zz top's first album

ZZ Top: ZZ Top’s First Album (1971)

Day 20 of the #mayvinylchallenge asks for an unpopular album by a popular band. It’s crazy that as popular as ZZ Top, are there’s not a lot of talk about their debut, wonderfully titled ZZ Top’s First Album, as if they were certain there would be more. One listen to that singular guitar tone and I can understand why. There may not have been a huge hit on the album (their second, Rio Grande Mud, would kick off with “Francine” and “Just Got Paid”) but you can already hear that Gibbons’s tone is there, and the rough and tumble electric blues they would come to dominate for decades was fleshed out if not fully formed from a songwriting perspective from the get-go.

After the fun but familiar opener of “(Somebody Else Been) Shaking Your Tree” Gibbons lets loose with “Brown Sugar” and it’s immediately apparent that the trio of Gibbons, Hill, and Beard have no intention of toning anything down. It’s the definition of a barn burner, just crazy groove and dirt and grind, every solos feeling like it’s poured from lava. “Squank” lays it back a little but those licks and solos, man…you can’t mistake them for anyone else.

“Goin’ Down to Mexico” gives us our first taste of Dusty Hill fully taking on lead vocal duties (he’s a co-lead on “Squank”) and as much as I love the grit of Billy Gibbons, there’s something about the clearer, open throat soar of Hill that feels like a refreshing drink of water. Side A ends with the slow blues of “Old Man” and it’s familiar 70s blues rock ballad is saved by the requisite guitar playing. Also those brief moments of harmonized vocals – few things sound so sweet.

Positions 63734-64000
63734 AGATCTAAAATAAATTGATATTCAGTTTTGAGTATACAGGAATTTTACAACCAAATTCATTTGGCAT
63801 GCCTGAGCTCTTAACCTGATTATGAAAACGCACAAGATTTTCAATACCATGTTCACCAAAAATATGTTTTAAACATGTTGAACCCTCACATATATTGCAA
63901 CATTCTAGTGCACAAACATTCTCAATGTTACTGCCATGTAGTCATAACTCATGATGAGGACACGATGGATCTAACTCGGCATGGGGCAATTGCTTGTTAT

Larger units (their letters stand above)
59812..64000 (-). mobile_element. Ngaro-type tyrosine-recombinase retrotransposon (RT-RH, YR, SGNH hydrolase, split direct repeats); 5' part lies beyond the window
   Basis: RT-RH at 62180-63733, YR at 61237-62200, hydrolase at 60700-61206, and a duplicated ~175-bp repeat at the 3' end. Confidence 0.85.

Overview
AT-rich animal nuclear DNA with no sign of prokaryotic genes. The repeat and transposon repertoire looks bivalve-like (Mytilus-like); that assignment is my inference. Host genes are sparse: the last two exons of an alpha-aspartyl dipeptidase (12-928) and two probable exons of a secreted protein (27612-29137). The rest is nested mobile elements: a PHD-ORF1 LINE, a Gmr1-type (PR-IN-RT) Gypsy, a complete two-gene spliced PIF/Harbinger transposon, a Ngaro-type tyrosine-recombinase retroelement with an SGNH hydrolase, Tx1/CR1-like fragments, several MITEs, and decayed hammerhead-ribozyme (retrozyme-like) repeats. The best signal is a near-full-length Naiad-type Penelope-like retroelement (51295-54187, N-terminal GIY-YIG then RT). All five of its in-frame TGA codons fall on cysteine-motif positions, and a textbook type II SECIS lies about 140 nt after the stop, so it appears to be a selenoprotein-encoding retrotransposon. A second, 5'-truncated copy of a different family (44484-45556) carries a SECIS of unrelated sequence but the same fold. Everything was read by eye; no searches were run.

That’s what I love about ZZ Top’s First Album: it feels more like a pure blues album than any of their other releases. When Side B kicks in with “Neighbor Neighbor” you can hear in the opening riff the kernels of what would soon become classic ZZ Top songs. The same can be said for the boogie of “Certified Blues” – and that’s kind of why I think the debut gets left behind a bit: everything sounds like it’s almost what ZZ Top became. In other words, yeah – it’s a formative album. But that’s exactly what I love about it, I love hearing a band work through some ripping early tunes and finding the small pieces that would eventually temper and punch in to the hardened steel of their signature sound. By the time “Backdoor Love Affair” closes the album it feels like ZZ Top did what they needed to do. You can hear how close they got, and it’s exciting to know what would come next.

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